So, does the stair climbing problem from the previous section have optimal substructure? Its goal is to solve for the number of solutions, which seems to be a counting problem, but if we ask in another way: "Solve for the maximum number of solutions". We surprisingly find that **although the problem has changed, the optimal substructure has emerged**: the maximum number of solutions at the \(n\)-th step equals the sum of the maximum number of solutions at the \(n-1\) and \(n-2\) steps. Thus, the interpretation of optimal substructure is quite flexible and will have different meanings in different problems.

According to the state transition equation, and the initial states \(dp[1] = cost[1]\) and \(dp[2] = cost[2]\), we can obtain the dynamic programming code:

```
def min_cost_climbing_stairs_dp(cost: list[int]) -> int:
"""Climbing stairs with minimum cost: Dynamic programming"""
n = len(cost) - 1
if n == 1 or n == 2:
return cost[n]
# Initialize dp table, used to store subproblem solutions
dp = [0] * (n + 1)
# Initial state: preset the smallest subproblem solution
dp[1], dp[2] = cost[1], cost[2]
# State transition: gradually solve larger subproblems from smaller ones
for i in range(3, n + 1):
dp[i] = min(dp[i - 1], dp[i - 2]) + cost[i]
return dp[n]
```

```
/* Climbing stairs with minimum cost: Dynamic programming */
int minCostClimbingStairsDP(vector<int> &cost) {
int n = cost.size() - 1;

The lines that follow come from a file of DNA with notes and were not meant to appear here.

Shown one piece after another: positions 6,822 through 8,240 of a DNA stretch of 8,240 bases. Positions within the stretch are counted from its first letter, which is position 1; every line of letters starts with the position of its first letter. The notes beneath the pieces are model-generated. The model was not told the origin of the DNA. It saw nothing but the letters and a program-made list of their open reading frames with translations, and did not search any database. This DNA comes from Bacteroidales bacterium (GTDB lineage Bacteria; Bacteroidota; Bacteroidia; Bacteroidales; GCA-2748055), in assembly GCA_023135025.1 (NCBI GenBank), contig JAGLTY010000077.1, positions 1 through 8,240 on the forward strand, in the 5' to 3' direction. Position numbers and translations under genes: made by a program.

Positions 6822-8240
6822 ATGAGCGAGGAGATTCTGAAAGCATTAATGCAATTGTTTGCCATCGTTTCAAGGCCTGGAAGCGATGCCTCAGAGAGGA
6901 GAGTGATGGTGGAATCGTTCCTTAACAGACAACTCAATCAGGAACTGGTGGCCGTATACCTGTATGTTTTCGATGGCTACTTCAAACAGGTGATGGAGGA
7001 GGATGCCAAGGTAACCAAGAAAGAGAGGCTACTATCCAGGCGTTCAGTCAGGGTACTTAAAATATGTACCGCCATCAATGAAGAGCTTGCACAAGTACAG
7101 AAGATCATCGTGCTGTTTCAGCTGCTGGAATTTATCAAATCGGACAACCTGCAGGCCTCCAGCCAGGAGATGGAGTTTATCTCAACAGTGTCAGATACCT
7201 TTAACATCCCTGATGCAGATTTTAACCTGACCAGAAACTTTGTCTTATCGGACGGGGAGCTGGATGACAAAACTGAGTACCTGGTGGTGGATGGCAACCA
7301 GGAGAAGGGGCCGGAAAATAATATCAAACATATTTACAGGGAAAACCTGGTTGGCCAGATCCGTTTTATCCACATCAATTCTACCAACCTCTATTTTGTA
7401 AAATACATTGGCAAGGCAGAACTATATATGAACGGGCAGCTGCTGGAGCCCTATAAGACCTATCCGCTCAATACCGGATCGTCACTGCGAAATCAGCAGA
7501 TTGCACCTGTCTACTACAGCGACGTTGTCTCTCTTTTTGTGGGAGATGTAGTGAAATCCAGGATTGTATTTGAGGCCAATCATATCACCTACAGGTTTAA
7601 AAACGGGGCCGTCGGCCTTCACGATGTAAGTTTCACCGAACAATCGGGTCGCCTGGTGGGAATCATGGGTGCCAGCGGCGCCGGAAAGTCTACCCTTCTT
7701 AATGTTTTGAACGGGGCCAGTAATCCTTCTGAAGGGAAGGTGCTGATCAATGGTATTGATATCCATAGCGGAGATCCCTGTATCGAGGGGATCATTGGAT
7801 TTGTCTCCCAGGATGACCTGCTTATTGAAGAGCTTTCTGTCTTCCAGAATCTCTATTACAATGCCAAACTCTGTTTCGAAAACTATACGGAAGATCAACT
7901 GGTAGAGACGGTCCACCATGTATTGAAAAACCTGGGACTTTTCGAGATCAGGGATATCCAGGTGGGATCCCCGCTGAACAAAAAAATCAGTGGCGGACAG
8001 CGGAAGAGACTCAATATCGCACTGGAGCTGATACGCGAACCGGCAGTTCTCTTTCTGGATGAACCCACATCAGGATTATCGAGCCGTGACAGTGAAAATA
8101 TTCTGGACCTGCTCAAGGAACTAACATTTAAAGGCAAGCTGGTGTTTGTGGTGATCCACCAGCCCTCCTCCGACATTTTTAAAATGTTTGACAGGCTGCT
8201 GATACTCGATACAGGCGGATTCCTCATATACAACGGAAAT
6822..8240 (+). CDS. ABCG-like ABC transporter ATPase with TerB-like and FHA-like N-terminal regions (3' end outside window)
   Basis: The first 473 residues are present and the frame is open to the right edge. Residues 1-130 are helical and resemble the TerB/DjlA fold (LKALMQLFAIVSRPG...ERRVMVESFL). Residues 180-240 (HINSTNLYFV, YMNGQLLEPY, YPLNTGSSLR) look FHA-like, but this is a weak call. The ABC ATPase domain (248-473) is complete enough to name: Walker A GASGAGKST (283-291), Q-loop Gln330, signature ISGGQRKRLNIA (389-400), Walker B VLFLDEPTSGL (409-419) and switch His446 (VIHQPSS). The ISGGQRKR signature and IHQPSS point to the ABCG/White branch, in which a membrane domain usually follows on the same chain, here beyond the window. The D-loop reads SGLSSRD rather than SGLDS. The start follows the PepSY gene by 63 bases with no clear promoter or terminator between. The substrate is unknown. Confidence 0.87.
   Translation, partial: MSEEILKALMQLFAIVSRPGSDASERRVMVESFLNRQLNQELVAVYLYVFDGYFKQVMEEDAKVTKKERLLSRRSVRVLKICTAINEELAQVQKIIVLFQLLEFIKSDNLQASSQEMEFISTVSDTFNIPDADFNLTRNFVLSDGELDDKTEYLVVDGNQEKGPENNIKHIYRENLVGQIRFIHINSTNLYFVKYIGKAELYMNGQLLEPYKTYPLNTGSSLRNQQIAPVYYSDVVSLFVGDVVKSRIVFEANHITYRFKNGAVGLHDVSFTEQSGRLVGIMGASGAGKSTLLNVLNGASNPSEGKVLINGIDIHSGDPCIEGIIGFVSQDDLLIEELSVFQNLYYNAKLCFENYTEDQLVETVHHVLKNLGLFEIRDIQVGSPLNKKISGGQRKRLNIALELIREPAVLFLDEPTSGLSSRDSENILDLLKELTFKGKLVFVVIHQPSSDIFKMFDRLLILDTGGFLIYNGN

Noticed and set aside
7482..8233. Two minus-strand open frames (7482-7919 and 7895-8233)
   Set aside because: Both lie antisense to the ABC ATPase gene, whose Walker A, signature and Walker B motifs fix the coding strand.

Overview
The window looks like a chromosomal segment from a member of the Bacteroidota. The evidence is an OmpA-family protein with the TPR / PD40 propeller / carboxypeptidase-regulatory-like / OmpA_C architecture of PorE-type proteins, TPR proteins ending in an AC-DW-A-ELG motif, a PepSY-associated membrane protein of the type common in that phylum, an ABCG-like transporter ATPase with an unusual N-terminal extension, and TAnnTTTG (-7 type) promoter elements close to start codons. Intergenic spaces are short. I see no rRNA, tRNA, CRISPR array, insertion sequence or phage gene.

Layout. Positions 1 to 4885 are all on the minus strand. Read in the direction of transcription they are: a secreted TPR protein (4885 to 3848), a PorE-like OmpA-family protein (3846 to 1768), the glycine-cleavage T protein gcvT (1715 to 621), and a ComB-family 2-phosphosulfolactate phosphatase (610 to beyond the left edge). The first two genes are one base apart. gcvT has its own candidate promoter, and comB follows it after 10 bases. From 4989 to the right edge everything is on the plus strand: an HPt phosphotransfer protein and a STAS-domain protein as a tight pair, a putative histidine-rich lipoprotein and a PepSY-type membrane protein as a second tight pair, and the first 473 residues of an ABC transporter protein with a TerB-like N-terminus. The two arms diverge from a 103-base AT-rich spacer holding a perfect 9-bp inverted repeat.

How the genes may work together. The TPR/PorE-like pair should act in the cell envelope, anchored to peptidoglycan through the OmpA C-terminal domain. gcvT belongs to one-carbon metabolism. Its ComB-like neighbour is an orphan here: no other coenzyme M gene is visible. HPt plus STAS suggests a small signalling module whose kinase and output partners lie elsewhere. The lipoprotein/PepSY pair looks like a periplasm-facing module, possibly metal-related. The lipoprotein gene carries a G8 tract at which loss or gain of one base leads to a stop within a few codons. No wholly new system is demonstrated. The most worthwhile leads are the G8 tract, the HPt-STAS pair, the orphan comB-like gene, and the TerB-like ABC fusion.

if (n == 1 || n == 2)
return cost[n];
// Initialize dp table, used to store subproblem solutions
vector<int> dp(n + 1);
// Initial state: preset the smallest subproblem solution
dp[1] = cost[1];
dp[2] = cost[2];
// State transition: gradually solve larger subproblems from smaller ones
for (int i = 3; i <= n; i++) {
dp[i] = min(dp[i - 1], dp[i - 2]) + cost[i];
}
return dp[n];
}
```

```
/* Climbing stairs with minimum cost: Dynamic programming */
int minCostClimbingStairsDP(int[] cost) {
int n = cost.length - 1;
if (n == 1 || n == 2)
return cost[n];
// Initialize dp table, used to store subproblem solutions
int[] dp = new int[n + 1];
// Initial state: preset the smallest subproblem solution
dp[1] = cost[1];
dp[2] = cost[2];
// State transition: gradually solve larger subproblems from smaller ones
for (int i = 3; i <= n; i++) {
dp[i] = Math.min(dp[i - 1], dp[i - 2]) + cost[i];
}
return dp[n];
}
```

Figure 14-7 shows the dynamic programming process for the above code.

Figure 14-7 Dynamic programming process for minimum cost of climbing stairs

This problem can also be space-optimized, compressing one dimension to zero, reducing the space complexity from \(O(n)\) to \(O(1)\):

```
def min_cost_climbing_stairs_dp_comp(cost: list[int]) -> int:
"""Climbing stairs with minimum cost: Space-optimized dynamic programming"""
n = len(cost) - 1
if n == 1 or n == 2:
return cost[n]
a, b = cost[1], cost[2]
for i in range(3, n + 1):
a, b = b, min(a, b) + cost[i]
return b
```

```
/* Climbing stairs with minimum cost: Space-optimized dynamic programming */
int minCostClimbingStairsDPComp(vector<int> &cost) {
int n = cost.size() - 1;